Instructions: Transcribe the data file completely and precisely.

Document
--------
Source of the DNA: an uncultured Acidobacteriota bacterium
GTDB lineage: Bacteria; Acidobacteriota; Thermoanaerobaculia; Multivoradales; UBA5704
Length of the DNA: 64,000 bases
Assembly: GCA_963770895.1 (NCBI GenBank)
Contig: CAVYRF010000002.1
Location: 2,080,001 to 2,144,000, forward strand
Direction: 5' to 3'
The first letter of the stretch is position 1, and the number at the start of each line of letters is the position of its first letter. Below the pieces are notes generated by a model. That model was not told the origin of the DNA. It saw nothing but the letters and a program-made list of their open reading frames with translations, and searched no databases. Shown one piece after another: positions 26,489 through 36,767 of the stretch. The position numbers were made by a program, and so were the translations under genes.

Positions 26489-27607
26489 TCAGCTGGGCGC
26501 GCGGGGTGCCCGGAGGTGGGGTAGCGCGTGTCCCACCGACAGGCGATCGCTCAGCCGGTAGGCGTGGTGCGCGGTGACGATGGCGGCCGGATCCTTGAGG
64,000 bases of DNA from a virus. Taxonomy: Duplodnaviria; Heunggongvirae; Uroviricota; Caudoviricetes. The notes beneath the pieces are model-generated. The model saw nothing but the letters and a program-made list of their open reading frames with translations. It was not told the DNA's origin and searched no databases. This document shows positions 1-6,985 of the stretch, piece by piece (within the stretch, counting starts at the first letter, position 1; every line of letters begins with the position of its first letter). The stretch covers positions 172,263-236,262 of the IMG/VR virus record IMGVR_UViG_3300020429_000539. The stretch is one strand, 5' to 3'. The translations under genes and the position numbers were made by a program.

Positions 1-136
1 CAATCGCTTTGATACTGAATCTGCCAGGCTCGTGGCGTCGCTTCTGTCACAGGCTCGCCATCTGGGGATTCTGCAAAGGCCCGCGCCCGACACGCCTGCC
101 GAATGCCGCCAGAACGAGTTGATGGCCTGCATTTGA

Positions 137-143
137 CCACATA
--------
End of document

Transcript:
Source of the DNA: an uncultured Acidobacteriota bacterium
GTDB lineage: Bacteria; Acidobacteriota; Thermoanaerobaculia; Multivoradales; UBA5704
Length of the DNA: 64,000 bases
Assembly: GCA_963770895.1 (NCBI GenBank)
Contig: CAVYRF010000002.1
Location: 2,080,001 to 2,144,000, forward strand
Direction: 5' to 3'
The first letter of the stretch is position 1, and the number at the start of each line of letters is the position of its first letter. Below the pieces are notes generated by a model. That model was not told the origin of the DNA. It saw nothing but the letters and a program-made list of their open reading frames with translations, and searched no databases. Shown one piece after another: positions 26,489 through 36,767 of the stretch. The position numbers were made by a program, and so were the translations under genes.

Positions 26489-27607
26489 TCAGCTGGGCGC
26501 GCGGGGTGCCCGGAGGTGGGGTAGCGCGTGTCCCACCGACAGGCGATCGCTCAGCCGGTAGGCGTGGTGCGCGGTGACGATGGCGGCCGGATCCTTGAGG
64,000 bases of DNA from a virus. Taxonomy: Duplodnaviria; Heunggongvirae; Uroviricota; Caudoviricetes. The notes beneath the pieces are model-generated. The model saw nothing but the letters and a program-made list of their open reading frames with translations. It was not told the DNA's origin and searched no databases. This document shows positions 1-6,985 of the stretch, piece by piece (within the stretch, counting starts at the first letter, position 1; every line of letters begins with the position of its first letter). The stretch covers positions 172,263-236,262 of the IMG/VR virus record IMGVR_UViG_3300020429_000539. The stretch is one strand, 5' to 3'. The translations under genes and the position numbers were made by a program.

Positions 1-136
1 CAATCGCTTTGATACTGAATCTGCCAGGCTCGTGGCGTCGCTTCTGTCACAGGCTCGCCATCTGGGGATTCTGCAAAGGCCCGCGCCCGACACGCCTGCC
101 GAATGCCGCCAGAACGAGTTGATGGCCTGCATTTGA

Positions 137-143
137 CCACATA